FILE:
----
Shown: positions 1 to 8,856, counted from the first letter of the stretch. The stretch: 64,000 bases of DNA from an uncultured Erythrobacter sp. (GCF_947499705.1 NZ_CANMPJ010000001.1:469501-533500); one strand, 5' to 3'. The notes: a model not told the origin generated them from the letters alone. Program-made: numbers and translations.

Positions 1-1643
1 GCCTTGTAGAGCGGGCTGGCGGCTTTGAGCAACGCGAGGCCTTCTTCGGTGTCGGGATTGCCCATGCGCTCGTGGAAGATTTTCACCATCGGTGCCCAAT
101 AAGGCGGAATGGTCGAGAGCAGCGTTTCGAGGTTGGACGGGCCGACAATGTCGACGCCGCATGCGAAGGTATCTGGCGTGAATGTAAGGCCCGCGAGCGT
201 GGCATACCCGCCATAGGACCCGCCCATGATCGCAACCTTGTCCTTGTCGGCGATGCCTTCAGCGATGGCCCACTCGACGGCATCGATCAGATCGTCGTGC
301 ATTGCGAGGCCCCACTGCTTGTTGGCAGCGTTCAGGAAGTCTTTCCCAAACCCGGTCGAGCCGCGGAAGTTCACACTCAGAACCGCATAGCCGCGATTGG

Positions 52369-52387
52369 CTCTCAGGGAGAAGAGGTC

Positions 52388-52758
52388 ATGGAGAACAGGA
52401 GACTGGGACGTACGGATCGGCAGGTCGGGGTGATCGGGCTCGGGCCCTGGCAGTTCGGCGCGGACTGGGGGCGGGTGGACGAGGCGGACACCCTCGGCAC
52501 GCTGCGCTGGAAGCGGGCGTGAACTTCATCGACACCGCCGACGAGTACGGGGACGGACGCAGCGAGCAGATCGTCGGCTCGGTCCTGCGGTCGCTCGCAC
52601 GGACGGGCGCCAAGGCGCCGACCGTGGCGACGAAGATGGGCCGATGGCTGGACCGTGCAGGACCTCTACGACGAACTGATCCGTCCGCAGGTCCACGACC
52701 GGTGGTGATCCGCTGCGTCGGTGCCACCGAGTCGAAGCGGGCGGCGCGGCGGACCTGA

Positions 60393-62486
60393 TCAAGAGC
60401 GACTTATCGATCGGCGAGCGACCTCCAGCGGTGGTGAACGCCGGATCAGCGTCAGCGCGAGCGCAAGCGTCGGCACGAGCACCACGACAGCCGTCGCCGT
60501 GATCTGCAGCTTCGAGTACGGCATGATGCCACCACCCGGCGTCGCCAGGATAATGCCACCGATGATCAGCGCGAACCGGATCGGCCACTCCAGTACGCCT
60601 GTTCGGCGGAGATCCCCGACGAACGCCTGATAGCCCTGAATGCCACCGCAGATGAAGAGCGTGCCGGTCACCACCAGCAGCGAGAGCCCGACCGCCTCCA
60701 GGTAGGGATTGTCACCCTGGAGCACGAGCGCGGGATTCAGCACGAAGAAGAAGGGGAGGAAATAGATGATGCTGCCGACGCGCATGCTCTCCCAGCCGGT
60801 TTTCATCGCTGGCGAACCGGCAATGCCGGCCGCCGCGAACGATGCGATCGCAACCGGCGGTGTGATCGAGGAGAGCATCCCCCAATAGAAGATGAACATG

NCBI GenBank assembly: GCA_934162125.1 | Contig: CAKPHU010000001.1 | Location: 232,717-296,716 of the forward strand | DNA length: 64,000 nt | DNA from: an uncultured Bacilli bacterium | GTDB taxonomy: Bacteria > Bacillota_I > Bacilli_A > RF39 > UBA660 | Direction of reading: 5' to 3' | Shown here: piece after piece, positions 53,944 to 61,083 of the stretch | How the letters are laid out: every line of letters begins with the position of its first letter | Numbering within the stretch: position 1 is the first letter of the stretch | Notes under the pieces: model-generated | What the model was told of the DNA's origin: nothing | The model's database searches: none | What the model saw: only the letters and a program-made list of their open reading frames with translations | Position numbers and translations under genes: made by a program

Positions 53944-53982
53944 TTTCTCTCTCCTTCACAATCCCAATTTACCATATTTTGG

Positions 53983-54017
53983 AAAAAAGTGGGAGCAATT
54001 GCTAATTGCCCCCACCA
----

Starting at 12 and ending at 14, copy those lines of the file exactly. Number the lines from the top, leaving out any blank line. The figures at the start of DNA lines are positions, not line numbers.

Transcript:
52501 GCTGCGCTGGAAGCGGGCGTGAACTTCATCGACACCGCCGACGAGTACGGGGACGGACGCAGCGAGCAGATCGTCGGCTCGGTCCTGCGGTCGCTCGCAC
52601 GGACGGGCGCCAAGGCGCCGACCGTGGCGACGAAGATGGGCCGATGGCTGGACCGTGCAGGACCTCTACGACGAACTGATCCGTCCGCAGGTCCACGACC
52701 GGTGGTGATCCGCTGCGTCGGTGCCACCGAGTCGAAGCGGGCGGCGCGGCGGACCTGA